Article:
I had very high expectations for the American version of Love Island. I was truly ready to blow off all of my weeknight responsibilities (e.g., washing my hair, shaving my legs) to watch it daily. Unfortch, I hardly lasted a week before I decided that it’s totally not worth the commitment, and that the show probably won’t become the cultural phenomenon that it is in the UK anytime soon.
In the UK, you either keep up with Love Island, or you become a social outcast for the summer. It’s all anyone talks and tweets about; it’s the Bachelor franchise times a million. But…the show is also really effing good, so it’s worth the hype. British reality shows are just better by design (they can basically do whatever they want, in terms of nudity, swearing, and other stuff you wouldn’t pull in front of your grandmother), which is why it’s not terribly surprising that the US version isn’t on the same level. Here’s why it’s totally not working.
The schedule is brutal.
An hour-long episode five nights a week is the kind of grueling schedule typically reserved for summer school. Sure, it’s one less night than the UK version has, but everyone’s willing to watch it there because it’s already been a big deal for a few years.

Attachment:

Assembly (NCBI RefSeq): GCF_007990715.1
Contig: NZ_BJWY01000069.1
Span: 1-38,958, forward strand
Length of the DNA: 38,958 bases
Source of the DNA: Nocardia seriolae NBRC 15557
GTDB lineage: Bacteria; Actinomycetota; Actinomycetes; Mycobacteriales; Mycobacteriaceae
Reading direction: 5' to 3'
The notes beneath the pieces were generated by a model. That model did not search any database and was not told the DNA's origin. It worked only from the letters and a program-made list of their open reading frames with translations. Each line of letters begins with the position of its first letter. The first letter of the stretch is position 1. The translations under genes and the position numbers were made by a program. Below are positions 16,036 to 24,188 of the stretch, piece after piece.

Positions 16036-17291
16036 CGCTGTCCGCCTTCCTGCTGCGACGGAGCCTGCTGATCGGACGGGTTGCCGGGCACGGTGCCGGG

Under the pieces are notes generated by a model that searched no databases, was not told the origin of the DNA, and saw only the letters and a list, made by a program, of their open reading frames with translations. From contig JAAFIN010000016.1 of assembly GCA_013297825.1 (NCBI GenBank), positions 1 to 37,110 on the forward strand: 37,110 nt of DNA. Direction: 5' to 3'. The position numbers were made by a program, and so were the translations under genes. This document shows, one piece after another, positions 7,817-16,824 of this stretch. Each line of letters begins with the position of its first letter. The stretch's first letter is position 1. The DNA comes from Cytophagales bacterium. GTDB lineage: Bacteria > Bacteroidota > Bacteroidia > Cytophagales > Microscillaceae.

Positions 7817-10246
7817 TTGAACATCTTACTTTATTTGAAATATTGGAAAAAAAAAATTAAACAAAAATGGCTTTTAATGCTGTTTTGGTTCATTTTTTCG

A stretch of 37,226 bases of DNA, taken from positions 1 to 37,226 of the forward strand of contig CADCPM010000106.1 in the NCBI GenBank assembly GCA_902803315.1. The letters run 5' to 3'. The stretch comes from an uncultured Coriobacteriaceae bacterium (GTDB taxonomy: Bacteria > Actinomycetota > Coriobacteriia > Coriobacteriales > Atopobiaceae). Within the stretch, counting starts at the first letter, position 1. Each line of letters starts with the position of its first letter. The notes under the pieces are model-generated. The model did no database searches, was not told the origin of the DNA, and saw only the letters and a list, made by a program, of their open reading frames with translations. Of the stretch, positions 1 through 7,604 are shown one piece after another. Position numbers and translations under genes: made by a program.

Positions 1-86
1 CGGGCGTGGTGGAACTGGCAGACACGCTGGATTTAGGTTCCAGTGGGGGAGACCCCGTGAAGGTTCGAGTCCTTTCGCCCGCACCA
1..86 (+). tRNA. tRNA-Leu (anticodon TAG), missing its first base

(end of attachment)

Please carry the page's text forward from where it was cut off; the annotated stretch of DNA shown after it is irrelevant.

We’re used to Netflix and Hulu blessing us with full seasons upfront, so that we can leisurely rip through about ten episodes when we have time. Even Bachelor in Paradise’s two nights a week feels like a force.
TV is just…not the same here.
Love Island USA is on CBS, which means that it’s regulated by the Federal Communications Commission. The FCC says that profane, indecent, and obscene material is a no no, which pretty much means that the Love Island contestants can’t swear or show their butts. The UK is way more relaxed with programming (seriously, they have shows with full frontal nudity, LOL), so the original Love Island is a million times juicier.
The rules are kinda confusing.
Love Island isn’t a regular dating show. It’s not like The Bachelor where one lead is trying to choose between a bunch of eligible partners. It’s a legit game filled with twists and turns, and if you’re not already familiar, it can be difficult to catch on. (Especially if you can’t tune in every night!) Coupling ceremonies are way trickier than rose ceremonies, and if that wasn’t enough, there’s even the whole voting thing. Yes, bombshells make reality television good…but only if they make sense. If viewers miss something big because they aren’t watching every episode, it’s almost pointless.
LOL, the accents are boring.
This isn’t technically a real reason, because the UK viewers who watch Love Island aren’t like, “Ooh! Nice! That guy has a cool accent.” But anyone American viewer who has watched the UK version first will tell you that the show is way less interesting without hearing the accents……..Read More>>